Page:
Which surface do I paint first? Wall, ceiling, or trim?
I'll share with you my preferred method for the speediest, cheapest, and most professional results.
Do you have an interior painting project but you’re unsure whether to paint the walls, trim, or ceiling first? Here are a few things to consider before you jump right in.
Let’s assume that you want to paint all surfaces: ceiling, walls, and trim. Also let’s assume that you don’t have all week and you want to finish this project in 1-2 days max. Also, I’ll assume that you need to coat each surface 2 times. And finally, I’ll assume that you chose different paint products for each surface.
In this scenario I like to paint in the following order:
Trim - 1st coat
Ceiling - 1st coat
Walls - 1st coat
Drying time …
Ceiling - 2nd coat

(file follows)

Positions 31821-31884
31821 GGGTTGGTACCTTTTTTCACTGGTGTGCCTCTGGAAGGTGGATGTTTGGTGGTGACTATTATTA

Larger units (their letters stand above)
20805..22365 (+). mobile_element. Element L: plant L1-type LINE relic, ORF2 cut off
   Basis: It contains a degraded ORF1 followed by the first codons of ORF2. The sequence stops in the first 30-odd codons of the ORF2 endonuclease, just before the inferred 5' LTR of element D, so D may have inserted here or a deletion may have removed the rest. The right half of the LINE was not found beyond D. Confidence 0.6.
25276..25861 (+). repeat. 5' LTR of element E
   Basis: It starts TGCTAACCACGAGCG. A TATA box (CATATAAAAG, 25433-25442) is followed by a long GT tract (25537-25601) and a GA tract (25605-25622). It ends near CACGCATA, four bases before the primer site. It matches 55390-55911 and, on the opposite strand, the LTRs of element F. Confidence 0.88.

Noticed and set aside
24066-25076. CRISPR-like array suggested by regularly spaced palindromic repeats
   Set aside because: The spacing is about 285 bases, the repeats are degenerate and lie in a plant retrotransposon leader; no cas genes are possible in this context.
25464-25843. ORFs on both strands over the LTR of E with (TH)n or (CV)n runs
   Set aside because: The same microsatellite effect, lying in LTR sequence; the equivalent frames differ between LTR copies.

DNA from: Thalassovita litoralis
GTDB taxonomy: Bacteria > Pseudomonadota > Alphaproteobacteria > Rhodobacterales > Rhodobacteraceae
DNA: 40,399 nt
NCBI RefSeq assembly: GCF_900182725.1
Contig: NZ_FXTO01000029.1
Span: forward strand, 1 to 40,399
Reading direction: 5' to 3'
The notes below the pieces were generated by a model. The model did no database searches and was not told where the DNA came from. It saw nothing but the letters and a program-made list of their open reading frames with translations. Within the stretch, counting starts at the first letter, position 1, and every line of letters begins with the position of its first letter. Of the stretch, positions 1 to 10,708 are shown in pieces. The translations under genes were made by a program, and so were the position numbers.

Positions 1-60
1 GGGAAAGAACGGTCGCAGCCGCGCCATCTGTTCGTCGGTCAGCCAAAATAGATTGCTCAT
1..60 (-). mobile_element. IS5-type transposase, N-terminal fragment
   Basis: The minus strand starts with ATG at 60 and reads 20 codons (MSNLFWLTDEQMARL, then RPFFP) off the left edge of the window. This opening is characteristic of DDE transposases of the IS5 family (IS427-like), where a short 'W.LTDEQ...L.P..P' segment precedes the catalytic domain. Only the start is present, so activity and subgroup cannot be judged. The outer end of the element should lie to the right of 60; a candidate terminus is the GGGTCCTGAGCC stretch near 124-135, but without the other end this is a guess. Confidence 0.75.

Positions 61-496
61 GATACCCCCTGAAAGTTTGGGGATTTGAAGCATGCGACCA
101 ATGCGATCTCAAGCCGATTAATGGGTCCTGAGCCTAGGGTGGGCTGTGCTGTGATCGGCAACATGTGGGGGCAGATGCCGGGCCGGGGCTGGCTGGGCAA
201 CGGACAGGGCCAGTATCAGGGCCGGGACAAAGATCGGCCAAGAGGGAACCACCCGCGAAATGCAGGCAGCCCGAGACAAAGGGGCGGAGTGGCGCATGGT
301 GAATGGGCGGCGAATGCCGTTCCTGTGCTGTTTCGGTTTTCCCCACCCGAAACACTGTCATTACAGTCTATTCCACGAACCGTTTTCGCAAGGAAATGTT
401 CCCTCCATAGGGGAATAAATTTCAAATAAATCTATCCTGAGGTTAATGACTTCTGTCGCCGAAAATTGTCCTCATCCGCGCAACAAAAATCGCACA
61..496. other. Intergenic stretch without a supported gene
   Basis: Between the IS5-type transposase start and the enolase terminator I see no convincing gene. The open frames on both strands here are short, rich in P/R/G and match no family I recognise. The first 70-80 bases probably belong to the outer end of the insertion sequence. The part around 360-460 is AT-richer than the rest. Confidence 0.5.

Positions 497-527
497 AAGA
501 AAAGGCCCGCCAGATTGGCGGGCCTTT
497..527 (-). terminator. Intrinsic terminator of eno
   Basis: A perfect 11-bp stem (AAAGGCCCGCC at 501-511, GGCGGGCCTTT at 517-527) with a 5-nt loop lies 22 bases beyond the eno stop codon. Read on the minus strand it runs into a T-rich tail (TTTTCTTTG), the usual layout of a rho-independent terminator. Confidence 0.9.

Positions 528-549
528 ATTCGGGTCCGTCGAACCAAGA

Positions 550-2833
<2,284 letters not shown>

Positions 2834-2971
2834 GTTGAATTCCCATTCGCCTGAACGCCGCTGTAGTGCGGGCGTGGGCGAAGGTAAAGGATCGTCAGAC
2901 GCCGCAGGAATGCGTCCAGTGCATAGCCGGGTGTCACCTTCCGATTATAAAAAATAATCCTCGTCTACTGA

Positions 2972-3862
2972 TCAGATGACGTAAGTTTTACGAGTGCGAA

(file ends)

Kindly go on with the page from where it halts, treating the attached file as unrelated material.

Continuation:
Walls - 2nd coat
Drying time …
Trim - 2nd coat
I like to start and finish with painting the trim for 3 reasons. First, trim paint is typically a higher gloss so it takes longer to dry. But by starting with trim it’s usually dry enough by the time I get to the walls that the paints do not bleed together where the wall paint meets the trim paint. Second, by painting baseboards last I can cover any little specs of paint that may have fallen from the ceiling or walls with the final trim coating. Third, it saves time and materials by not having to shield the baseboards with tape when painting the walls or ceiling. Why the ceiling then the walls? It’s harder to cut in with the brush on the ceiling than it is on the walls. You can work more quickly and be less precise when you’re using the brush on the ceiling and then simply clean up that paint line at the joint of the wall and ceiling when you apply the final coating to the walls. Also, working from ceiling to walls will allow you to cover up any other mistakes that may have transferred to your walls while painting the ceiling. These mistakes may include specs of paint that are flung from your brush or roller, or, accidentally hitting your roller against the walls when rolling the ceiling. Hope this helps. Happy painting!